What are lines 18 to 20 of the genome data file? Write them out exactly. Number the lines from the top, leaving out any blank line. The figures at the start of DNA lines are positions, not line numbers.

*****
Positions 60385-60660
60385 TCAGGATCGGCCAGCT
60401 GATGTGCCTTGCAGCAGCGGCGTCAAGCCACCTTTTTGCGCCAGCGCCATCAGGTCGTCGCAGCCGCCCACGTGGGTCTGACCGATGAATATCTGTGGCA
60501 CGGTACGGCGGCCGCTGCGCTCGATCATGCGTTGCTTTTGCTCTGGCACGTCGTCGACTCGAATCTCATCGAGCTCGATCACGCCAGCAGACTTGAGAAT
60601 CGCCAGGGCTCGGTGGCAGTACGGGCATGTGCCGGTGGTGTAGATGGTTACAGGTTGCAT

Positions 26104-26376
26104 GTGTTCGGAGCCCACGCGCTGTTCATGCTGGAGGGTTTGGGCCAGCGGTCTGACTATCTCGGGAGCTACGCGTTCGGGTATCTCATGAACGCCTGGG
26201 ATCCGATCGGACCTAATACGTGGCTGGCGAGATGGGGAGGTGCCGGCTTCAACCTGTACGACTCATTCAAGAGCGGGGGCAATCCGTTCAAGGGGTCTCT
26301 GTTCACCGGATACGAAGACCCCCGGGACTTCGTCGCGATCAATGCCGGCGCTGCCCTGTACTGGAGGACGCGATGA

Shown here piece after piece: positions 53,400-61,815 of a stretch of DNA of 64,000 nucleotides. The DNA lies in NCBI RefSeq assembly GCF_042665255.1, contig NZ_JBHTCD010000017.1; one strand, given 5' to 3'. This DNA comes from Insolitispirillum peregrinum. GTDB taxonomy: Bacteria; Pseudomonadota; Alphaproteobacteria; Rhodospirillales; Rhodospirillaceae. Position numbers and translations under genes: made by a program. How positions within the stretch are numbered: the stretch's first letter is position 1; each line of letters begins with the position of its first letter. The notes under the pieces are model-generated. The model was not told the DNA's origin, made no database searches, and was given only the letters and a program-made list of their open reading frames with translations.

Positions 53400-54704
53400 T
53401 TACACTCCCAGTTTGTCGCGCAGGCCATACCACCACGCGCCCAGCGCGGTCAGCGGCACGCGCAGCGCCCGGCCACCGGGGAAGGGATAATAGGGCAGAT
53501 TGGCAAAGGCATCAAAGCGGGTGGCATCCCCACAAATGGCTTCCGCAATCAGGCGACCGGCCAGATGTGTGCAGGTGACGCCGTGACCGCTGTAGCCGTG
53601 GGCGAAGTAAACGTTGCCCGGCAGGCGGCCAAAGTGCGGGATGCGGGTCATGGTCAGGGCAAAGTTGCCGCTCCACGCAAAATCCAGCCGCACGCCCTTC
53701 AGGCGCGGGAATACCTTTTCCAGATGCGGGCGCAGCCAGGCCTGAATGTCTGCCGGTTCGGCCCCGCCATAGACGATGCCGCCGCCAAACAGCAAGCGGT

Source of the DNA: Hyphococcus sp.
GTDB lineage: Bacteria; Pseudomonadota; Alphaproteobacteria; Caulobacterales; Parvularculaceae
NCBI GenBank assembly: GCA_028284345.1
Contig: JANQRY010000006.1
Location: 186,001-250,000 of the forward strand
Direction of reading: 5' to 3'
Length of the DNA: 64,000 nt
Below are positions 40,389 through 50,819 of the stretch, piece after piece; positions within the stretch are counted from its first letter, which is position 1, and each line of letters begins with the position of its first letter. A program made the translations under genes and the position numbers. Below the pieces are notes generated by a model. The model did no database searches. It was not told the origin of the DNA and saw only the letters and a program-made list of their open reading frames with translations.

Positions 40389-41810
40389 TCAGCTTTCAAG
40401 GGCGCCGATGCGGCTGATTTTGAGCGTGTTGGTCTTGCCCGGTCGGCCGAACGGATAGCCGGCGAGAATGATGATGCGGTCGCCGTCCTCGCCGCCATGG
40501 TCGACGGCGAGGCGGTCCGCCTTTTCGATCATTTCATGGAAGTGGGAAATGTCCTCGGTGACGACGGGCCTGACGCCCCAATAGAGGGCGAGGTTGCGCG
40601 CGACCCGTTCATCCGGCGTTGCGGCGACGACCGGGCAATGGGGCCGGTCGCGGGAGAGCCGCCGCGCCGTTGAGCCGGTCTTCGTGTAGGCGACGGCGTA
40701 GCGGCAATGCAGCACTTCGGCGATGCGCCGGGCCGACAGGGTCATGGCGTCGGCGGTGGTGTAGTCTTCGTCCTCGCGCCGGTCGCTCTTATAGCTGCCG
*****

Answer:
GTDB lineage: Bacteria; Pseudomonadota; Alphaproteobacteria; Caulobacterales; Parvularculaceae
NCBI GenBank assembly: GCA_028284345.1
Contig: JANQRY010000006.1